The Brooklyn Rail

JUL-AUG 2012

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JUL-AUG 2012 Issue


“For like many or all of those who have placed their heaven in this earth, I have found in it not merely the beauty of heaven, but the horror of hell also.”

De Profundis, Oscar Wilde

In Jacolby Satterwhite’s video “Country Ball 1989–2012” (2012), on view in May 2012 at the Studio Museum in Harlem, real and computer-generated bodies gyrate in a landscape brimming with earthly pleasures. Deformed objects based on sketches by the artist’s mother clutter the ground, each labeled with floating neon-hued script: carousels, wallets, credit cards, a Tower of Babel-sized cake. Footage of a cheerful family cookout veers into view at times, clashing with images of cat-suited male dancers. It’s a vision of plenty, but it borders on nightmare. Everything here is desirable, but there’s so much of it that it all collapses under its own weight. The scenery plummets into a massive funnel, forcing its way down the throat of a muscular nude man—until he vomits.

Jacolby Satterwhite. Photo: Sarah Stuve.

Satterwhite investigates new ways of looking at the body. At 26, he is already known for combining 3D renderings of his mother’s sketches with voguing dancers, ballroom beats, and video game imagery in multimedia installations that both celebrate and torment the human form. At the time of writing, Satterwhite has written and performed scores for Clifford Owens’s much discussed “Anthology” (2011) at MoMA PS1, completed a residence at Headlands Center for Arts, and is preparing to open a group exhibition at DC Moore as well as a two-person show at Monya Rowe elaborately entitled Jacolby Satterwhite & Devin Troy Strother at the Hieronymous Bosch & Beyonce Giselle Knowles Carter Foundation. Both are on view through July 2012.

Sitting down during a May studio visit, Satterwhite discussed these upcoming exhibitions in the context of his past work, which explores desire, consumption, fantasy, and the new social realms that are changing the way we see our physical selves. He remarks that, while growing up in isolated rural South Carolina, his visual world was informed by two powerful influences: the addictive role-playing video games that provided him with adventure and escape, and the diagrammatic sketches of household objects produced en masse by his mother, who lives with schizophrenia. These influences remain powerfully present in his work today, shaping the visual language he uses to dissect the themes that obsess him. Adopting Surrealist and Fluxus strategies, Satterwhite produces nonsense narratives that address topics ranging from motherhood to consumer culture and social media’s commodification of the body—but his works almost always include avatars reminiscent of video game characters and objects referencing his mother’s ongoing artistic output.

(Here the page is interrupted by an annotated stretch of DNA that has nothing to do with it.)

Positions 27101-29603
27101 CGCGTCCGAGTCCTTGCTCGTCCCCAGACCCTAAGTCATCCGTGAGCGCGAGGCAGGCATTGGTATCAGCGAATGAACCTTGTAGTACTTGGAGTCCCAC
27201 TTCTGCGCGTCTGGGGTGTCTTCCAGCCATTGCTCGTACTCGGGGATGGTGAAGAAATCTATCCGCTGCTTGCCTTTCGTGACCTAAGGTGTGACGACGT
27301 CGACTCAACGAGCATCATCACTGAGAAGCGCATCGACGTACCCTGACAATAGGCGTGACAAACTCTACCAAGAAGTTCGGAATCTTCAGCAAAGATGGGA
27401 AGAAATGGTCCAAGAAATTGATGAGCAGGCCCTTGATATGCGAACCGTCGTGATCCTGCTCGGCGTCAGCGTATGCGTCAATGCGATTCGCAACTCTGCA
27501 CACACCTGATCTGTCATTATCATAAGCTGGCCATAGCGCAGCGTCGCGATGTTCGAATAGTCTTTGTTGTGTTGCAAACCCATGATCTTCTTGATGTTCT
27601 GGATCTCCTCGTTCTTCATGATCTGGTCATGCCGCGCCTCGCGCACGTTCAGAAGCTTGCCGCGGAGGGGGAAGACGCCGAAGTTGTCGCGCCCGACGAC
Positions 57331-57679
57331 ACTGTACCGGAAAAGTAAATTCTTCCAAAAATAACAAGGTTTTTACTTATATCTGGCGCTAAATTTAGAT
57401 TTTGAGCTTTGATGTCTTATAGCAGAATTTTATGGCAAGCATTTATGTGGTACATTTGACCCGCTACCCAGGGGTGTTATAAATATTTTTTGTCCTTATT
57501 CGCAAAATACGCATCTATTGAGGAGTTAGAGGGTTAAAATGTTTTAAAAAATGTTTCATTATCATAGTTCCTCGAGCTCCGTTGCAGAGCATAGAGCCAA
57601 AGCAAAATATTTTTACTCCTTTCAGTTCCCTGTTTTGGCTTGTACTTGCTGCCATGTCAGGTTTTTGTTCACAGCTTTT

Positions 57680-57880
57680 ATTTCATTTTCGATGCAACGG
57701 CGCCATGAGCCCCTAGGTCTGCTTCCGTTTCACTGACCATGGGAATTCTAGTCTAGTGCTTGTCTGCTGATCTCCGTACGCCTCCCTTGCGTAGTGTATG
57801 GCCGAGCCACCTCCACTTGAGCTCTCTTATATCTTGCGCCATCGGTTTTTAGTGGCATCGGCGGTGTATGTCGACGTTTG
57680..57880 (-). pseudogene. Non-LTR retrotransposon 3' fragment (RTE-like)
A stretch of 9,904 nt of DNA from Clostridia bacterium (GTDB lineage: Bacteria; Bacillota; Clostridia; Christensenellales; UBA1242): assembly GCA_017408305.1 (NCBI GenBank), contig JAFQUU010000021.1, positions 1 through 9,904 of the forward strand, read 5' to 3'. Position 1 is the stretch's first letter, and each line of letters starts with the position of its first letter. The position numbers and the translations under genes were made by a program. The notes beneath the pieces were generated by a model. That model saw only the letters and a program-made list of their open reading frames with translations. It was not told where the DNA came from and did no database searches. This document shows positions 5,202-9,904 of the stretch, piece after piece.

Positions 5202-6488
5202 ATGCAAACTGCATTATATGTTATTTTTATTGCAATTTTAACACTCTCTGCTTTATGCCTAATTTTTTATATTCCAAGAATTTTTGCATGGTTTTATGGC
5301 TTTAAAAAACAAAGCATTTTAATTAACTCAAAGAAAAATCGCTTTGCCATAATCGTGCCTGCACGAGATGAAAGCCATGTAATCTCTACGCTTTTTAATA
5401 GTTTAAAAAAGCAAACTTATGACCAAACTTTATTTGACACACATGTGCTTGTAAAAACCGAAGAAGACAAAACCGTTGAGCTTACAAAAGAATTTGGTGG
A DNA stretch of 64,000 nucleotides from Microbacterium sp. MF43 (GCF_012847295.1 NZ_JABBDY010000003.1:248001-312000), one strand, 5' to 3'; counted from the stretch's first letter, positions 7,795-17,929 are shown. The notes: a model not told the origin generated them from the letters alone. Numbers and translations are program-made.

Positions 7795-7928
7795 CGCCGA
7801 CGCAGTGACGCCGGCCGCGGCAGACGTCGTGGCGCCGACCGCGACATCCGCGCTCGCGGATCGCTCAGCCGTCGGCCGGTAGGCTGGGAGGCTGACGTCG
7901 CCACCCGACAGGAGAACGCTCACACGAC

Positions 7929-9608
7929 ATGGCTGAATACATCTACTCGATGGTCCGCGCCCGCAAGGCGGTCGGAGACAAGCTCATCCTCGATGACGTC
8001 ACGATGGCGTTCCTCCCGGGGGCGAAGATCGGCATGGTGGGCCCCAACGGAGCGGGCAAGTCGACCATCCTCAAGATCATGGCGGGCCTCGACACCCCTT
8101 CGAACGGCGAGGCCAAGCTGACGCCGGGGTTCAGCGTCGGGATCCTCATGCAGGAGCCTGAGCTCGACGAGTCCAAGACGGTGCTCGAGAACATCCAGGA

Fully accessing Satterwhite’s video and performance art requires us to look past the hot topics he addresses. Pieces like his “Country Ball” feature men in erotic embraces, male figures with prosthetic female parts, and black bodies. But Satterwhite’s work cannot be reduced to a visual working-out of anxieties about gay sexuality, gender, or racial identity. Knowing these topics would be attached automatically to his output, he addressed them head-on years ago in works like “Adam for Adam” (2009). This early piece features the artist clad in a bodysuit bearing both male and female features, dancing to a musical ode to love previously recorded by his mother. A film projected on the wall behind him depicts the artist undergoing pleasures and pains: He kisses a man wearing a glittering do-rag; he is beaten by Hazmat-suit-wearing strangers, and baptized in muddy water by a naked black woman with natural hair. From its titular nod to the gay hookup site to its Southern Baptist allusions, this piece is what Satterwhite describes as a “low blow” to the audience, an anticipation of the subjects that viewers would expect a young, gay African-American performance artist to tackle. The artist’s presence, however, encourages us to look beyond these easy interpretations. Dancing extemporaneously between the audience and his rolling video, Satterwhite communicates the emotional impact of these images through his expressive body. What might have been confrontational and purely topical becomes instead a complex and personal statement about desire, violence, and transcendence.